Last I checked (in the mirror), there were fat guys in the world. We’re not hard to spot, but somehow we’re still managing to be ignored.
In fact, in a culture that’s specifically focusing on improving body image and combating body-shaming, fat guys seem to be shuffling under the radar.
I understand that body-shaming is a problem, and I understand that women are most negatively affected by it. I understand and agree that we need to take measures to correct body image issues. I just don’t understand why we need to limit that correction to only women.
No one is arguing that there is more societal pressure for women to conform to certain body types; I’ve written about it myself, in fact. There is, however, an active and ongoing effort to rectify that. For instance, some stores like Target are currently deploying female mannequins of varying body types.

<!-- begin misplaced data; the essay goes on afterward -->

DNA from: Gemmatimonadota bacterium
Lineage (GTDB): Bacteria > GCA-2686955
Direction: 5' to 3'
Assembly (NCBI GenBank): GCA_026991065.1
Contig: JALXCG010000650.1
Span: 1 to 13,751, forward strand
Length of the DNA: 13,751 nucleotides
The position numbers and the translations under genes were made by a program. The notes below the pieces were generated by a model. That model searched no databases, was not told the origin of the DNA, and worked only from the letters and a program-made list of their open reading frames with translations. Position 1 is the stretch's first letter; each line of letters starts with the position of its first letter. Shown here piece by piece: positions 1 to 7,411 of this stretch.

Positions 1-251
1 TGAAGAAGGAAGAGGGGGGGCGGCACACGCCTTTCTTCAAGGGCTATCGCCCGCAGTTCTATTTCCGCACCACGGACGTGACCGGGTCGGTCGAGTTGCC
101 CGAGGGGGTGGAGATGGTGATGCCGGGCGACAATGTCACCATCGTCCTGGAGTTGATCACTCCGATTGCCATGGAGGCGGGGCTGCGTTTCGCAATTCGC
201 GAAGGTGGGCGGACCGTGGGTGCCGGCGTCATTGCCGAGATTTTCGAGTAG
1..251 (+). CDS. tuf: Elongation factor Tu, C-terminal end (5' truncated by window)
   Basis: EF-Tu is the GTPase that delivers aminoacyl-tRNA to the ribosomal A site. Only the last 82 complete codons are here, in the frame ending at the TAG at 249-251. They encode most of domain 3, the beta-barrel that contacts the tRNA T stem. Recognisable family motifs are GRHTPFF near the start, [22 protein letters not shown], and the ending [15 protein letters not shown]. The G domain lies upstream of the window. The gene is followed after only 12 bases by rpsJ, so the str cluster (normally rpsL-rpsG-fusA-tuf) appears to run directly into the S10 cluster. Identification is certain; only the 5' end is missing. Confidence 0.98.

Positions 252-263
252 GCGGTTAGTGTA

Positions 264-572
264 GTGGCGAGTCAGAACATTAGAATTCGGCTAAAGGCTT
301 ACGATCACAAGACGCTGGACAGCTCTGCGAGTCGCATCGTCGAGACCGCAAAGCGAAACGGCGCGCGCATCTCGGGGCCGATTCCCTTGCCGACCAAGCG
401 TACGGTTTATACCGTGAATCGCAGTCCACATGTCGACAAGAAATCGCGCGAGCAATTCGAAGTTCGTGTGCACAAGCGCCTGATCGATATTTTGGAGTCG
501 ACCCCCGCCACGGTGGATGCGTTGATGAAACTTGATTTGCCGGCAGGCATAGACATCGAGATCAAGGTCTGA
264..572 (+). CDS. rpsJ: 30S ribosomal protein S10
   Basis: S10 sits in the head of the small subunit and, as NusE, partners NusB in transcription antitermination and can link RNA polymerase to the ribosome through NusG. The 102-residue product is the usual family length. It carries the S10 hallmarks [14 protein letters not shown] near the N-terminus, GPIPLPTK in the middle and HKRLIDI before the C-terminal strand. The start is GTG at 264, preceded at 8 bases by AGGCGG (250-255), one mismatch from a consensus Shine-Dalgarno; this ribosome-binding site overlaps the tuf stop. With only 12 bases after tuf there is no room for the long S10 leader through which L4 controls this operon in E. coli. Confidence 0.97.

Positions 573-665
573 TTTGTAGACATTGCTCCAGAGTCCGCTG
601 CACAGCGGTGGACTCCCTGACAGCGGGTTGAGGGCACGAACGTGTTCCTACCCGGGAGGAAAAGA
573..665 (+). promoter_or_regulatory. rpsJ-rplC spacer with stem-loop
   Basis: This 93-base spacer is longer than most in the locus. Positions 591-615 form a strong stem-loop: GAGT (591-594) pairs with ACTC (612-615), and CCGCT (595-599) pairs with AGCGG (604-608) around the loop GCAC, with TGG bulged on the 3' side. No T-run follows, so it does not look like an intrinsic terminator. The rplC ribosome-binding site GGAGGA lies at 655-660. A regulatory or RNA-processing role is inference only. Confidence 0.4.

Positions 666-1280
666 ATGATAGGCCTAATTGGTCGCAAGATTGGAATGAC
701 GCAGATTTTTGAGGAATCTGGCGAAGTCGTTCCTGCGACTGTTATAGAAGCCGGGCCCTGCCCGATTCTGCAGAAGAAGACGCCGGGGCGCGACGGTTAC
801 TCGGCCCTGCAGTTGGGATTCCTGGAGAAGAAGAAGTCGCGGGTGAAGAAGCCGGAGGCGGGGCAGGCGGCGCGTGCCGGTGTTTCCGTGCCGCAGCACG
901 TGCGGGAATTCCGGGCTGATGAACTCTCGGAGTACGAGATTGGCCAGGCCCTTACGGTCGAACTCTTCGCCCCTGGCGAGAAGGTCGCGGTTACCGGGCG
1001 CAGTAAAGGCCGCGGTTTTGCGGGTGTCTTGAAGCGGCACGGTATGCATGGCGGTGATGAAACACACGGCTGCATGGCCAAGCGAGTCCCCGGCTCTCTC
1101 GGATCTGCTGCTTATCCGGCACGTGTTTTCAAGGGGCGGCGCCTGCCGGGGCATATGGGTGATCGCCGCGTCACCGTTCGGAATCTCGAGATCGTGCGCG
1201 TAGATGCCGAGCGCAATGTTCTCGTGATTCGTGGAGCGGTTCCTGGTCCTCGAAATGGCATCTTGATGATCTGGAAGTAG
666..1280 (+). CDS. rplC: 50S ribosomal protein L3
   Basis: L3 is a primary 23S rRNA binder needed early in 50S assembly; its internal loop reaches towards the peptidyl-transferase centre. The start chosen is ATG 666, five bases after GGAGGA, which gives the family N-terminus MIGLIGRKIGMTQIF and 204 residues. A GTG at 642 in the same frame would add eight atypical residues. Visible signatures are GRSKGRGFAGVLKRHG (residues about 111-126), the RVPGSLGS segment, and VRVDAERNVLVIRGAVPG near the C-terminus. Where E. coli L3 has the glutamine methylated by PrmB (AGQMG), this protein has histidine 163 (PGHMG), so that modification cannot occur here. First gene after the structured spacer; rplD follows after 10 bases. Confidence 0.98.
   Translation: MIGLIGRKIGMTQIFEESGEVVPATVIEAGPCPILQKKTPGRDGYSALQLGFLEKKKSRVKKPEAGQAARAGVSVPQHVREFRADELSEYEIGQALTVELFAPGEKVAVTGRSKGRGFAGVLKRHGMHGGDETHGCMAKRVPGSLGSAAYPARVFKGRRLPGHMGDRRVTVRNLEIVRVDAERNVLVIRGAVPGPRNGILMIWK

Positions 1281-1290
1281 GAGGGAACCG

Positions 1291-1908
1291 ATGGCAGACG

Score one for women, right? I mean, that’s an enlightened and accepting approach. Some women are curvy. Some women are tall or petite. At times, some women are even pregnant (not that pregnant is a “body-type”, per se). Appropriately, there are mannequins to represent all of these.
We’ve struck a significant blow against ideal weight pressure by landing full-figured women on magazine covers and fashion runways; the holy grails of image acceptance. Comedians like Amy Schumer are making entire movies about the way society treats women who aren’t waifishly thin.
Does the importance of body-type acceptance and self image not transcend gender, though? Just because women are more subject to body image pressure doesn’t mean they’re exclusively subject to it. Our young men who struggle with weight during their formative years could use a more realistic representation of men, too.
Being an overweight guy, I’ve been aware of the discrepancy for some time now. I noticed that beside the…